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How to Control Blood Sugar by Sipping Vinegar

Could apple cider vinegar help control blood sugar? Some research and one reader's experience suggests that it might help.

Almost 30 million Americans have diabetes, and another 86 million adults have prediabetes. Elevated blood sugar puts the individual at risk for developing frank diabetes unless something is done to control blood sugar.

Non-Drug Approaches to Control Blood Sugar:

Q. My doctor was so concerned about my rising blood sugar that he had me get a meter and start testing my blood every few days. He thought I’d need diabetes medication.

I decided to try sipping some apple cider vinegar before each meal. It helped bring my blood sugar down so that now it is where it should be when I test it.

I take a full tablespoon in water just before I begin eating. Others might like to know about this, as it can’t hurt and might help.

The BBC’s Demonstration Project:

A. The BBC show, “Trust Me, I’m a Doctor,” did a cute demonstration of the effects of apple cider vinegar. They gave a few healthy people two bagels for breakfast and measured their blood sugar afterwards. On subsequent days, the volunteers drank apple cider vinegar or malt vinegar in water before eating their bagels. Then they tested blood sugar.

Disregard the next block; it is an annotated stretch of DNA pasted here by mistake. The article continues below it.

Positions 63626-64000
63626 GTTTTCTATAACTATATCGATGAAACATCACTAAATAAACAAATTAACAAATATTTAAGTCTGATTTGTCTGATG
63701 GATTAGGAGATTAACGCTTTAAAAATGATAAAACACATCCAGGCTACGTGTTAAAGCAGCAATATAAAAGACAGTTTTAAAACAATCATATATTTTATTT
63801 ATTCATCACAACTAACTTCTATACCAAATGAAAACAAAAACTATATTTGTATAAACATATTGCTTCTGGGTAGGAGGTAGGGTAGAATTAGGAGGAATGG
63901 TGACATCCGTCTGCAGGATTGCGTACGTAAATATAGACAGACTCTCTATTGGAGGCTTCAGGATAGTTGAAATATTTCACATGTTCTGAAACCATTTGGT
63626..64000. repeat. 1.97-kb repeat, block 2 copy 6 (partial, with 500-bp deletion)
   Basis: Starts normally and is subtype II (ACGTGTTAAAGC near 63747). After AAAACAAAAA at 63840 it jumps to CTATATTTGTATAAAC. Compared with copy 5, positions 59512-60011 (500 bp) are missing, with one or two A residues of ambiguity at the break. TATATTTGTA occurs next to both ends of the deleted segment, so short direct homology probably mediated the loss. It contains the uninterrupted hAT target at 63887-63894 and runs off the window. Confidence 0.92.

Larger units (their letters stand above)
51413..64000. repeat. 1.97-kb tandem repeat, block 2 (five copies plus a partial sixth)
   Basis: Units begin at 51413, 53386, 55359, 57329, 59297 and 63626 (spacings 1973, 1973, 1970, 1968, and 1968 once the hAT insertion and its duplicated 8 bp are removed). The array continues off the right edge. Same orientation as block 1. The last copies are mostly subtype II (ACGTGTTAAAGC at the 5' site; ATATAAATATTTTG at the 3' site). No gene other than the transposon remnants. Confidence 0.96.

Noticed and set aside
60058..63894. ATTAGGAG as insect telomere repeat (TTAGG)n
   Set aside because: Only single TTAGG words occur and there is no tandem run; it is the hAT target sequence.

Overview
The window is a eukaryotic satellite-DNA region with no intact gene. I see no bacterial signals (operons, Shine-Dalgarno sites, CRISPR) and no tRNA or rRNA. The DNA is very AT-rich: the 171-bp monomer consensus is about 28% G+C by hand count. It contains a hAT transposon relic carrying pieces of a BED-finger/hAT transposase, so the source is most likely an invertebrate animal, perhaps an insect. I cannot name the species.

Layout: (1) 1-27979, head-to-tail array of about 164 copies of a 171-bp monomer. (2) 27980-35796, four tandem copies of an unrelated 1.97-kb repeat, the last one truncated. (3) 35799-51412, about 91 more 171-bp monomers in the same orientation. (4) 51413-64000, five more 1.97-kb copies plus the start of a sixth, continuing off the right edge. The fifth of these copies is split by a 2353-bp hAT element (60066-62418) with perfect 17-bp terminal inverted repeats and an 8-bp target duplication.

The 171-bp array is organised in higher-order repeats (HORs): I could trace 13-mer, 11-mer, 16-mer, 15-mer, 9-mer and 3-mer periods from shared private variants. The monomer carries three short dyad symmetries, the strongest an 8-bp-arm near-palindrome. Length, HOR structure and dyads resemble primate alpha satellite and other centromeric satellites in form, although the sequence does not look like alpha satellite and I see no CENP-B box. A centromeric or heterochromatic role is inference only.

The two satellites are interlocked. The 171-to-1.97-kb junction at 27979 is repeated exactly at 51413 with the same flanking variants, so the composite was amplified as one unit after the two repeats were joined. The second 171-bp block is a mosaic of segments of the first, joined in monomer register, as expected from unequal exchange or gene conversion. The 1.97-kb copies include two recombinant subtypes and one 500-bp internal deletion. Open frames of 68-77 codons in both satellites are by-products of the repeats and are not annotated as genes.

Blood sugar was 36 percent lower on the day they had taken apple cider vinegar first. Malt vinegar did not change blood sugar significantly.

Is There Any Science?

This was television, not science. Clinical research has shown, however, that vinegar can lower blood sugar after meals (Molecular Nutrition & Food Research, Aug., 2016). This does seem to work better for healthy individuals than for those with diabetes. Even people with type 2 diabetes have lower post-meal blood sugar when they consume vinegar first (Journal of Diabetes Research, online May 6, 2015). Vinegar encourages muscle to take up glucose, and this may explain its benefit.

We discuss blood sugar control for people with type 2 diabetes in our book, The People’s Pharmacy Quick & Handy Home Remedies. If you are interested in using bitter melon, cinnamon, fenugreek or nopal as well as vinegar, you will find details that can help. Following a diet that has relatively little processed food can also be useful.

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About the Author
Terry Graedon, PhD, is a medical anthropologist and co-host of The People’s Pharmacy radio show, co-author of The People’s Pharmacy syndicated newspaper columns and numerous books, and co-founder of The People’s Pharmacy website. Terry taught in the Duke University School of Nursing and was an adjunct assistant professor in the Department of Anthropology. She is a Fellow of the Society of Applied Anthropology. Terry is one of the country's leading authorities on the science behind folk remedies..
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